There's a fly in my pants!

Why is the zipper on pants called a fly?

I searched etymonline for "fly" and found nothing related to pants.

Is this a particularly American usage, or more global?

  • 2
    Can't help you with the etymology but I can say that's what they are called on the right-hand side of the pond, giving rise to expressions such as "flying low" and "flying without a licence". Oct 29, 2011 at 17:00
  • "There's a fly in my pants?"!? "Waiter, what this fly doing in my soup!?" "Hmm...The backstroke, I believe, sir." Oct 29, 2011 at 18:11
  • 1
    @mickeyf ::sotto voice:: Please, sir! Keep your voice down or everyone will want one. Nov 1, 2011 at 0:37

2 Answers 2


From etymonline:

fly (v.1)
Notion of "flapping as a wing does" led to noun sense of "tent flap" (1810), which yielded (1844) "covering for buttons that close up a garment."

Wikipedia says:

In the 1930s, a sales campaign began for children's clothing featuring zippers. The campaign praised zippers for promoting self-reliance in young children by making it possible for them to dress in self-help clothing. The zipper beat the button in 1937 in the "Battle of the Fly", after French fashion designers raved over zippers in men's trousers. Esquire declared the zipper the "Newest Tailoring Idea for Men" and among the zippered fly's many virtues was that it would exclude "The Possibility of Unintentional and Embarrassing Disarray."[citation needed]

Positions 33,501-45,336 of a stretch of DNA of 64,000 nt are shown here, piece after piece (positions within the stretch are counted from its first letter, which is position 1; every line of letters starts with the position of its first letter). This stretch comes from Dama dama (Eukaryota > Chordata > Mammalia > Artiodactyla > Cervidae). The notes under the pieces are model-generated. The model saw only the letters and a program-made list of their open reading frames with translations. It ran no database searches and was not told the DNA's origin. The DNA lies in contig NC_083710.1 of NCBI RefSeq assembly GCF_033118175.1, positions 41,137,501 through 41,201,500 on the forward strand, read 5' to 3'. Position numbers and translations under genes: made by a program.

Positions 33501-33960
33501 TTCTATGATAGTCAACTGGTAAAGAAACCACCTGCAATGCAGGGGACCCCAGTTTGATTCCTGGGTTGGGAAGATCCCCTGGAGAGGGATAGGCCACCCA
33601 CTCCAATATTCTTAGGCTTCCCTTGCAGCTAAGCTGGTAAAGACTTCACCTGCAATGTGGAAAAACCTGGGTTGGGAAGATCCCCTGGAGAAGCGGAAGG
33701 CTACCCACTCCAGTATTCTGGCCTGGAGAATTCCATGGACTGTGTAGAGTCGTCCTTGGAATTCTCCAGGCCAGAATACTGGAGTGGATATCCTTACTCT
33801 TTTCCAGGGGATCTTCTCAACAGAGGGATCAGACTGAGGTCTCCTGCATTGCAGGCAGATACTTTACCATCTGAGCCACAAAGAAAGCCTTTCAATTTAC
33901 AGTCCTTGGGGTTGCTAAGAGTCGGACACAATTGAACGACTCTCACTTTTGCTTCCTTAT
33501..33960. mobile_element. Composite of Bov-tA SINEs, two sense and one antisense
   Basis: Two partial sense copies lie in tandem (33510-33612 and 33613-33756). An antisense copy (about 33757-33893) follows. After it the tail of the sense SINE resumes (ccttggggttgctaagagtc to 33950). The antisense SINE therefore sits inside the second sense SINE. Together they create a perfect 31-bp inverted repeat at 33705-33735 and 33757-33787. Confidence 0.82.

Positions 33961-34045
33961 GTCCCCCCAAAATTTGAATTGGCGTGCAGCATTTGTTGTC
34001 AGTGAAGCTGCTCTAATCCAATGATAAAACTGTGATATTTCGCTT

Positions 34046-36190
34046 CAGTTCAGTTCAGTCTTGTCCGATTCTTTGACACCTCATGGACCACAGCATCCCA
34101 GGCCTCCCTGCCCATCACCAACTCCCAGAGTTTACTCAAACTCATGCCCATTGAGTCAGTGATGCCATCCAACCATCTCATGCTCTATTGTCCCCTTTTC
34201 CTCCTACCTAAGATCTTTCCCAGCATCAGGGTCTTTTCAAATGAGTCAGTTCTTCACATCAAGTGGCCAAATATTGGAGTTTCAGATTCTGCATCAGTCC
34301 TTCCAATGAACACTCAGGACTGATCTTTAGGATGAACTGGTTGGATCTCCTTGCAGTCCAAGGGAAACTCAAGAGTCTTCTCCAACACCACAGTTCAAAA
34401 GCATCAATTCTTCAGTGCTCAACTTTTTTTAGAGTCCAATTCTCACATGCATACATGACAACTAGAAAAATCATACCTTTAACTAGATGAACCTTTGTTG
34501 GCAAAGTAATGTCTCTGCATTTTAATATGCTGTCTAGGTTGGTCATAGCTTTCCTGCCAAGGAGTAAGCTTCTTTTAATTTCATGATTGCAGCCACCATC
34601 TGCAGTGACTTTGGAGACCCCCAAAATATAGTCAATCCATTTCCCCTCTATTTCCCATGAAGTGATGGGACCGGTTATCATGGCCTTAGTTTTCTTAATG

The word fly is commonly used in the UK as well.

More here.

  • 2
    +1 It’s worth noting that the first fly-front trousers appeared in 1650 or so, after leggings and codpieces went out of fashion toward the end of the 1500s. It seems that the word “fly” didn’t emerge until the early- to mid-1800s (in 1810 for a tent flap, then later by analogy for a trouser flap). It seems to be a bit of a mystery what they called non–fall-front trousers before then.
    – Jon Purdy
    Oct 29, 2011 at 17:02

One of the meanings given in the OED:

A flap is:

Something attached by the edge. Cf. flap

A strip or lap on a garment, to contain or cover the button-holes; hence something used to cover or connect (see quot. 1884). spec. (freq. pl.) the piece of cloth that hides the fastening at the front of a pair of trousers; also, the fastening itself.

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